Reviewing the Review: April 19 2009

The New York Times Book Review puzzles me today. I don’t understand why Leah Hager Cohen’s cover review of Joanna Scott’s novel Follow Me is illustrated by a woman’s face surrounded by little tadpoles with human faces while the article’s opening paragraphs compare Scott’s books to the American frontier myths of Davy Crockett. The tadpoles with human faces show up later in the article, but I can’t figure out what they’re doing in this novel or how it’s all supposed to fit together. The sense of mixed metaphor swells in the final paragraph when Cohen writes:

It’s as though the author couldn’t resist snatching up a pair of sewing scissors and, now and again, snipping a little rent in the fabric of her own work …

The rent fabric is clearly a reference to a Jewish funeral tradition — the misplaced term “rent” is a bald tipoff here, as is the fact that the reviewer is named Leah Hager Cohen. But what is a reference to a Jewish funeral tradition doing in a review of a book about a frontier woman named Sally who has human-faced tadpoles swimming around her face? The review is all over the place, and I have no idea what Joanna Scott’s novel is actually trying to be.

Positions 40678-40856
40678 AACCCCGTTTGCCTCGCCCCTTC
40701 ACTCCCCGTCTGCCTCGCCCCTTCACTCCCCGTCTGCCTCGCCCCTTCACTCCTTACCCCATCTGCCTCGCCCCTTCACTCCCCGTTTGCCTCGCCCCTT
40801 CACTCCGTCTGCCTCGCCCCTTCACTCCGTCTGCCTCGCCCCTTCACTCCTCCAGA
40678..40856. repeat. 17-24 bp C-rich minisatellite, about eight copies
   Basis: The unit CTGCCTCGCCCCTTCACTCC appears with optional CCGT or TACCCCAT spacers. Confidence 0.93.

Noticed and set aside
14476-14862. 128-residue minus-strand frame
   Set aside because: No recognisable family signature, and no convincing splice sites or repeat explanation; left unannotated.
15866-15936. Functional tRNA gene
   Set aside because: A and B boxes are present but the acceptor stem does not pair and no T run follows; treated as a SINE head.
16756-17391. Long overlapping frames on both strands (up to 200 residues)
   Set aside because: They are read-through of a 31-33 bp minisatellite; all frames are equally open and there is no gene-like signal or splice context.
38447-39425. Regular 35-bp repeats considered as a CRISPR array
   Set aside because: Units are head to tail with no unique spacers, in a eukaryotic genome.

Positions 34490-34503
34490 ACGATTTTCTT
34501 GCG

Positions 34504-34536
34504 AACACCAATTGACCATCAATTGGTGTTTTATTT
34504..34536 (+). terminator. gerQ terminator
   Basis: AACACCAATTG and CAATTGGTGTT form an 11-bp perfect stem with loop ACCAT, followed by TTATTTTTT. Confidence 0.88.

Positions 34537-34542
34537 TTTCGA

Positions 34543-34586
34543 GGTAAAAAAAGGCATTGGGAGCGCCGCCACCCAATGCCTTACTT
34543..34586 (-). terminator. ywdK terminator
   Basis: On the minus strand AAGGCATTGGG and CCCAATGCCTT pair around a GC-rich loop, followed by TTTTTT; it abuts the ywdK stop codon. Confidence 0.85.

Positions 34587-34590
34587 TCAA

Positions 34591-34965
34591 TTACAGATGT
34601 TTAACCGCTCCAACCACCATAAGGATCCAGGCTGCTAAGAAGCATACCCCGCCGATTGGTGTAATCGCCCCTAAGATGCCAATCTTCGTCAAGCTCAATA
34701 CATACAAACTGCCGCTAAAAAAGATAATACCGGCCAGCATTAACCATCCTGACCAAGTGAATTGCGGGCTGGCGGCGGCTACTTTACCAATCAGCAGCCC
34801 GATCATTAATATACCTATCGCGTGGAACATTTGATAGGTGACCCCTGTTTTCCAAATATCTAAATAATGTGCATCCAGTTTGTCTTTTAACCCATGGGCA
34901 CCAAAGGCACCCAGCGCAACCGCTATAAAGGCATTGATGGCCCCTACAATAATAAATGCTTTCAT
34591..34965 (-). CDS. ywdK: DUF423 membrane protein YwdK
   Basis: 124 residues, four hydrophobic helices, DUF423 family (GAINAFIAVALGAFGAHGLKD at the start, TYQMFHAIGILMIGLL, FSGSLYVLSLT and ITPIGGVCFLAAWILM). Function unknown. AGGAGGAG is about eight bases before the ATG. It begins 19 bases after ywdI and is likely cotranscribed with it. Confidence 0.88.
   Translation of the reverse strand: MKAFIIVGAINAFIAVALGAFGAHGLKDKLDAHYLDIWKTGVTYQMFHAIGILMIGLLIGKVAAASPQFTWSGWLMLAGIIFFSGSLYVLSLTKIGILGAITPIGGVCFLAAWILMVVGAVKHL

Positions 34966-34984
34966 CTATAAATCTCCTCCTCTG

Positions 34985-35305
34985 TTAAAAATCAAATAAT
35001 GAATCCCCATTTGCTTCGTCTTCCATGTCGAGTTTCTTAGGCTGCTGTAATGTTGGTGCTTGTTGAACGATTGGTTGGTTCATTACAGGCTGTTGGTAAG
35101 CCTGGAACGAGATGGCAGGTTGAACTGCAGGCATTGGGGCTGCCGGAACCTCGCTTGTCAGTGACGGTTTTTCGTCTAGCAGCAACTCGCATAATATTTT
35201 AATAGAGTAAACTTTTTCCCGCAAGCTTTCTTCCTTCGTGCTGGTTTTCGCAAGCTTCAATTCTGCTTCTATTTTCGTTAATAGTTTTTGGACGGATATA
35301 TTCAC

I am also puzzled by Pico Iyer’s very favorable review of Geoff Dyer’s travel novel Jeff in Venice, Death in Varanasi (and maybe it’s my own mind that lacks sharpness today, though it’s not like I’m quitting coffee or anything). I read Iyer’s piece twice and still can’t get past “Huh?”. He offers Thomas Mann and Allen Ginsberg as reference points for Dyer’s narrative, describing a mission to “summon and advance European high culture with a slack casualness, to mix a with-it, slangy, trans-Atlantic prose with the concerns of classic fiction (about self and morality and God)”. Fine, but we don’t need to go any further than Allen Ginsberg to achieve that: Iyer’s has just described the entire cultural program of Ginsberg’s Beat Generation. So what do we need Thomas Mann and Geoff Dyer for? And what do Martin Amis, Susan Sontag, Philip Roth, V. S. Naipaul, W. G. Sebald, Colson Whitehead, Ed Ruscha, Tintoretto, Lewis Thompson, Richard Lannoy, Somerset Maugham, Henry James and Dante have to do with it?

Again, I don’t think it should reflect badly on this novel that I can’t figure out what the review is talking about. But maybe critics like Pico Iyer and Leah Hager Cohen should stick closer to their source material, present some quotes (so we can get a flavor for the prose being praised), and, most importantly, do a whole lot less spinning. A good fiction review doesn’t just plop us into the airy regions of appreciation and free association that result from finishing a good novel — a good review must take us there. Both Cohen and Iyer appear to be deeply moved by the books they’ve just read, but their readers are left behind.

I also can’t figure out what the appeal of Charlotte Roche’s Wetlands is supposed to be. Michael Orthofer got a jump on me this weekend, critiquing critic Sallie Tisdale’s review of this book for missing the author’s basic message. I’ll have to take his word for it — this is just not my kind of book.